Constance by Matthew FitzSimmons

Rarely do I have the pleasure of reading pure Sci-Fi since most Sci-Fi written today involves space fiction or fantasy but Constance was a rare treat of pure hard core science fiction set in the not-so near but near enough future so that, thankfully, it did not require world building (I hate world building, sorry.)

At its heart is the story of cloning. The rich elite get to keep themselves going forever, basically, with a few unfortunate catches. Your clone has to come back as an exact replica as yourself and the age that you were when you died. Of course, you have all new body parts but not a new shell. Bummer. Who wants this body!? But your brain and emotions and memories in tact. Again I asked, who wants THIS body!? Okay, okay… brains and memories are good but, seriously, if I’m going to pay for a clone I want a new body, okay!? And, well, that’s what a lot of people want in the book as well.

FitzSimmons has a great premise throughout with the mystery that he has developed – why Constance has been cloned in the first place – but he also goes deeper into the realm of ethics regarding cloning and about how people, especially in a religious country would respond to clones (not good, obviously!) and what rights would these clones have with new bodies but the same brain and memories but, supposedly, no soul. And then there is the question of a soul. Do we have one? Do clones? I thought the moral implications throughout the book were fascinating.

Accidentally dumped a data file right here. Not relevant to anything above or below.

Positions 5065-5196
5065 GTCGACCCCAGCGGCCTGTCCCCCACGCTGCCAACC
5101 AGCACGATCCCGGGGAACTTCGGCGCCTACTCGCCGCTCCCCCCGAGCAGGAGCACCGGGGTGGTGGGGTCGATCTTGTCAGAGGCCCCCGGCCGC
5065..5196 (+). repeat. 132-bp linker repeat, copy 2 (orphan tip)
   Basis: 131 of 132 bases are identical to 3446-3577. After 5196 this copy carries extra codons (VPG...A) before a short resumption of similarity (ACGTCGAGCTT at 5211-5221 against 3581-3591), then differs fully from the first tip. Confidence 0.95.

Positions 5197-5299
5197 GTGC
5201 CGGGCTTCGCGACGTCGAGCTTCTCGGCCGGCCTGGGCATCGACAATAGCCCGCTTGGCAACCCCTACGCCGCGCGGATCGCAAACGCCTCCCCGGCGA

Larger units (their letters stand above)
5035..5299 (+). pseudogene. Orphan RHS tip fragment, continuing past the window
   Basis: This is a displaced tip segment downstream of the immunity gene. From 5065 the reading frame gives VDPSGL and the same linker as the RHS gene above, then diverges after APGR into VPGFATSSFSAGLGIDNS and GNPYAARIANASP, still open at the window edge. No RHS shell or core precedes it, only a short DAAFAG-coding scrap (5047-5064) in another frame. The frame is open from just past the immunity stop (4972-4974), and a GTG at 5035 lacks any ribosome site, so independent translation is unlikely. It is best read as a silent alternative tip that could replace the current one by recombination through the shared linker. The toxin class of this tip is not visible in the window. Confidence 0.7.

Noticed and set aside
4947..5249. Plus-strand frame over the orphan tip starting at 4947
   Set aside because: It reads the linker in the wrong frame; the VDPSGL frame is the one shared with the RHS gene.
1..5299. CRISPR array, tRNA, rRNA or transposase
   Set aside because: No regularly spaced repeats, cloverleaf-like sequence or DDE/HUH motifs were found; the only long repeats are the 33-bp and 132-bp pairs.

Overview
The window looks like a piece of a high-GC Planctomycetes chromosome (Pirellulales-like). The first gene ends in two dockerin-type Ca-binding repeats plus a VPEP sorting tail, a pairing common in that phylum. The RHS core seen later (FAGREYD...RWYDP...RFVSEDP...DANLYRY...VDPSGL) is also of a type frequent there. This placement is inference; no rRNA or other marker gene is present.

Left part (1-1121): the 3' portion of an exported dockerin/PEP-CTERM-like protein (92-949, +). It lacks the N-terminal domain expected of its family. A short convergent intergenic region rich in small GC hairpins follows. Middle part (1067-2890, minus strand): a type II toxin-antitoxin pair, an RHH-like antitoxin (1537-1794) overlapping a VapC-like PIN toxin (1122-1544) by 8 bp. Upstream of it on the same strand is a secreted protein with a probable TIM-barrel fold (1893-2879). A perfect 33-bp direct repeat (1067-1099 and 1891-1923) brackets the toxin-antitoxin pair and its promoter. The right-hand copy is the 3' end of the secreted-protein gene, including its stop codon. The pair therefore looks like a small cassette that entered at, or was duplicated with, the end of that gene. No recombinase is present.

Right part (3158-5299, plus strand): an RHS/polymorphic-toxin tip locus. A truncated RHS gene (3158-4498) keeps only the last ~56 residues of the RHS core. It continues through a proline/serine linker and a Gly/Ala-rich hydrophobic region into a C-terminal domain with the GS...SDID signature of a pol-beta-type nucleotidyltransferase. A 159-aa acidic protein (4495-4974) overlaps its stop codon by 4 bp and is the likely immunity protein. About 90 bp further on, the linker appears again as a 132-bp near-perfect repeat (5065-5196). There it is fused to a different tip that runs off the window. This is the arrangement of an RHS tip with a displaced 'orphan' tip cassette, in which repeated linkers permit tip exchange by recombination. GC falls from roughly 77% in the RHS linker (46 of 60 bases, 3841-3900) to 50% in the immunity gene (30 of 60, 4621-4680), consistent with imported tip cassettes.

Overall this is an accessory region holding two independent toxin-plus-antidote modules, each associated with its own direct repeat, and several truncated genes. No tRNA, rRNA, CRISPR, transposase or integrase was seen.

If you like hard core sci-fi and if you are the type to read a little deeper into a storyline that what is on the surface then I think you will find that Constance is very intriguing book and one that I highly recommend.

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